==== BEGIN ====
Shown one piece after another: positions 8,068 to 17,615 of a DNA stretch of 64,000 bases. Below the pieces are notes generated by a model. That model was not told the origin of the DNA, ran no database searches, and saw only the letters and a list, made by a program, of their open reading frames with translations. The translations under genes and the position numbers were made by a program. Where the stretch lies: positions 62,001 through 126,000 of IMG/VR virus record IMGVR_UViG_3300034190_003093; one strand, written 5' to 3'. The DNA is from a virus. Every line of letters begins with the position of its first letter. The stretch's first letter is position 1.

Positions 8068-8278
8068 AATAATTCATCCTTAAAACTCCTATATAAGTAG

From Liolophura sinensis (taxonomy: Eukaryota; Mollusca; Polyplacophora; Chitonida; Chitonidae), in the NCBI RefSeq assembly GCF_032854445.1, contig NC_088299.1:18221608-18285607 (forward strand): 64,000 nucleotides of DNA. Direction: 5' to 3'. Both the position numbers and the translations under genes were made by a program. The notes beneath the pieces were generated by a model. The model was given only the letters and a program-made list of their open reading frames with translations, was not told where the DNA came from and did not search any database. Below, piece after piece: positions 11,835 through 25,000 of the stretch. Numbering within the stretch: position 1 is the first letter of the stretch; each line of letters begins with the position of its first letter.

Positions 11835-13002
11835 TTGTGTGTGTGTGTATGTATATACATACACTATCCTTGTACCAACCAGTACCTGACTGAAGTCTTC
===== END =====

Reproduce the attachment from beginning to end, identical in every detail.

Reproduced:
Shown one piece after another: positions 8,068 to 17,615 of a DNA stretch of 64,000 bases. Below the pieces are notes generated by a model. That model was not told the origin of the DNA, ran no database searches, and saw only the letters and a list, made by a program, of their open reading frames with translations. The translations under genes and the position numbers were made by a program. Where the stretch lies: positions 62,001 through 126,000 of IMG/VR virus record IMGVR_UViG_3300034190_003093; one strand, written 5' to 3'. The DNA is from a virus. Every line of letters begins with the position of its first letter. The stretch's first letter is position 1.

Positions 8068-8278
8068 AATAATTCATCCTTAAAACTCCTATATAAGTAG

From Liolophura sinensis (taxonomy: Eukaryota; Mollusca; Polyplacophora; Chitonida; Chitonidae), in the NCBI RefSeq assembly GCF_032854445.1, contig NC_088299.1:18221608-18285607 (forward strand): 64,000 nucleotides of DNA. Direction: 5' to 3'. Both the position numbers and the translations under genes were made by a program. The notes beneath the pieces were generated by a model. The model was given only the letters and a program-made list of their open reading frames with translations, was not told where the DNA came from and did not search any database. Below, piece after piece: positions 11,835 through 25,000 of the stretch. Numbering within the stretch: position 1 is the first letter of the stretch; each line of letters begins with the position of its first letter.

Positions 11835-13002
11835 TTGTGTGTGTGTGTATGTATATACATACACTATCCTTGTACCAACCAGTACCTGACTGAAGTCTTC